The interviews were held in Peeler’s chambers in the courthouse in Lebanon to determine whether the children are competent to testify in the case.
On Monday, Hopkins’s lawyers filed a motion outlining the questions that were to be asked of the children to determine whether they will be permitted to testify in open court.
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The interviews were designed to ensure the children understood the difference between lies and the truth as well as inconsistencies in what they alleged happened during gym class with Hopkins.
For example, David Allen Chicarelli suggested Peeler ask one of the children, “Why did you not tell Ms. Emily that Mr. Hopkins touched you on your privates during the first interview?”
A fifth child witness, selected from the 28 alleged victims, is to be interviewed in the judge’s chambers during the trial, scheduled to begin on Monday.
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Hopkins sat with his lawyers during the open court portions Tuesday. He is wearing an electronic monitor while on house arrest at his parents’ home.
In December, Peeler suggested a plea bargain might be reached, so “some of this can be spared.”
In addition to classroom surveillance video, prosecutors are expected to call as many as five of the 28 alleged victims as well as up to 28 parents of the alleged victims.
Hopkins’ lawyers are expected to call two experts, Dr. Frederick Peterson, a psychologist, and Ronald “Skip” Carter, a past psychology professor at the University of Dayton. It was unclear if Hopkins would take the stand.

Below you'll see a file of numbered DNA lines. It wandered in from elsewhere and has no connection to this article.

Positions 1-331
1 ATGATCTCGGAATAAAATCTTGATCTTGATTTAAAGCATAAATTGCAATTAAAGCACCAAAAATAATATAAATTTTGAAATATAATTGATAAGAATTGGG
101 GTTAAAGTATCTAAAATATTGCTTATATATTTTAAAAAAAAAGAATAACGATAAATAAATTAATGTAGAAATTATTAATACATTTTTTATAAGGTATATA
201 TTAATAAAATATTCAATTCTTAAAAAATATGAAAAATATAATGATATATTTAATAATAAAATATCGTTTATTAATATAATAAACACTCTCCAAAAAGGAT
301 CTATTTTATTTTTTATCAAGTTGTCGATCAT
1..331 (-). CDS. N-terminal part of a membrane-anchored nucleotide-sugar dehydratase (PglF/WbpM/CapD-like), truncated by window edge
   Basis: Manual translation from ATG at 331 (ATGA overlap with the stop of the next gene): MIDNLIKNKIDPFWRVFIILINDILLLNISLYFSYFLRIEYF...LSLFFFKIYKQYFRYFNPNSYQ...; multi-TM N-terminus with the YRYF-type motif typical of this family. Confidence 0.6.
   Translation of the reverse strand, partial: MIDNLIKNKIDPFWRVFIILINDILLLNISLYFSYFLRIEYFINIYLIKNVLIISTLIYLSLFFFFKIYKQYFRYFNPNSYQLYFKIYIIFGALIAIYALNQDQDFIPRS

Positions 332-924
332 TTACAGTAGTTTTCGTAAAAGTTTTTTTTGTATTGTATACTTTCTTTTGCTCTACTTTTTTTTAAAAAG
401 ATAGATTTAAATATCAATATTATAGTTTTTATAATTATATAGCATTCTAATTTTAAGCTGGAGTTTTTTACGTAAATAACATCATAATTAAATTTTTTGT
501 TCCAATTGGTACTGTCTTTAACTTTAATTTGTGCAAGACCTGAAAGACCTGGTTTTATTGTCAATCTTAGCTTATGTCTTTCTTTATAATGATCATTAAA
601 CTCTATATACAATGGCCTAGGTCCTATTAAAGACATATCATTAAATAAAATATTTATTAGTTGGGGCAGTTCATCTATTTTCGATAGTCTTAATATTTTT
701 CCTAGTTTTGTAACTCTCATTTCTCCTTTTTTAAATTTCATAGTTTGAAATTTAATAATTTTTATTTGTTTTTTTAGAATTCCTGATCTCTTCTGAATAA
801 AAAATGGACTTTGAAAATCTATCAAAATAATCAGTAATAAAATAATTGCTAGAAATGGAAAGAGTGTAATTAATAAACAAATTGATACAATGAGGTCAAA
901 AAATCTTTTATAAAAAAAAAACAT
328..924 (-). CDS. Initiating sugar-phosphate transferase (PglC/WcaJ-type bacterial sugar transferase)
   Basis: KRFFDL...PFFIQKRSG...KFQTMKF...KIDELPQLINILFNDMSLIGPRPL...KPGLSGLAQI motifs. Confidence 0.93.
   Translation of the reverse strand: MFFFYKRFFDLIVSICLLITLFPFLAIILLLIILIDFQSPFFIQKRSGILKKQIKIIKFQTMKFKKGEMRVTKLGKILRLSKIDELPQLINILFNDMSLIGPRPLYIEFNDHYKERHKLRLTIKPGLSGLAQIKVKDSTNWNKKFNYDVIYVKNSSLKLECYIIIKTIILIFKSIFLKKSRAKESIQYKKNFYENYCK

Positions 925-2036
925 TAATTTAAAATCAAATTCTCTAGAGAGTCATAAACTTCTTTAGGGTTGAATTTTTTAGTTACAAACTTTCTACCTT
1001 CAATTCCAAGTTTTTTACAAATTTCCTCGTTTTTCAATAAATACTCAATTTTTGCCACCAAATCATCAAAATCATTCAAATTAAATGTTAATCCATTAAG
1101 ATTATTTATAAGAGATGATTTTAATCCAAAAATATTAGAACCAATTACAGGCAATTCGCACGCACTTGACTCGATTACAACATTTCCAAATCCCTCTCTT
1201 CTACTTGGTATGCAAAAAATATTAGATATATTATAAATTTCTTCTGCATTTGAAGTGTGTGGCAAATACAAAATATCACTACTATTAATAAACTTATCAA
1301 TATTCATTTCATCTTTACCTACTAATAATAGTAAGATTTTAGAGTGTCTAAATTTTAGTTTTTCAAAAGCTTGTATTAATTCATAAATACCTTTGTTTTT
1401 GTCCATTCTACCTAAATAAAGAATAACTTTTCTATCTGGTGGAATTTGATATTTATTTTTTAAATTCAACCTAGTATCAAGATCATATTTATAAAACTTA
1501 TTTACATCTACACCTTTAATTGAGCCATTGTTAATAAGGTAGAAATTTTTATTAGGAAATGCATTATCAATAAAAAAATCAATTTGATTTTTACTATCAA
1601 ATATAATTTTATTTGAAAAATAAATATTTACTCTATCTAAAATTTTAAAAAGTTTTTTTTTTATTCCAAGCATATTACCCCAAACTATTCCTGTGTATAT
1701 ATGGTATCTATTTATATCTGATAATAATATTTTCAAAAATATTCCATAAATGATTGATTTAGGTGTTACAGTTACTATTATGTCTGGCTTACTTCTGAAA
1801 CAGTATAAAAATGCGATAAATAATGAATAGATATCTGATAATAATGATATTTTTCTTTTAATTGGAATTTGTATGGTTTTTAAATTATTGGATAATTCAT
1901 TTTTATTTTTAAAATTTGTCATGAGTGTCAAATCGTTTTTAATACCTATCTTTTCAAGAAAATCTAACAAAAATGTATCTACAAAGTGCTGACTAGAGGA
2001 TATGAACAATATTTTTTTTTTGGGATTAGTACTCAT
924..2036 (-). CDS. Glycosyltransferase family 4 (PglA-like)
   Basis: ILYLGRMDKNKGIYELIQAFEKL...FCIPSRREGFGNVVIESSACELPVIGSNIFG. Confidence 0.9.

Springboro Detective Terry Dunkel is also expected to be called. Hopkins’ statements to police could also be used in the trial.
Hopkins’ lawyers have compared his actions to those of Santa Claus listening to children describe what they want for Christmas while seated on his lap.
Video evidence shows Hopkins putting his “bare hand up multiple children’s shirts,” a skirt, “nuzzling into the neck of several children” and “spreading several children’s legs to have the children straddle his crotch,” according to a prosecutors’ memorandum.
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Other evidence includes videos of forensic interviews done with each victim.
During Tuesday’s hearing, Chicarelli challenged the forensic interviews done by specialists from the county’s child advocacy center, pointing to an expert’s report suggesting problem areas.
“The interviews were not conducted according to national standards and there were numerous matters that caused the reliability, competency and credibility of those interviews to be challenged,” Chicarelli said.
Chicarelli said the interviews by two of the special interviewers were “tainted” because the interviewers were “overly suggestive.”
Peeler said, “That can be addressed at trial.”
A federal lawsuit filed against the school district, employees and Hopkins on behalf of some of the 88 families with children whose videos with Hopkins were presented to a grand jury remains stalled in federal court.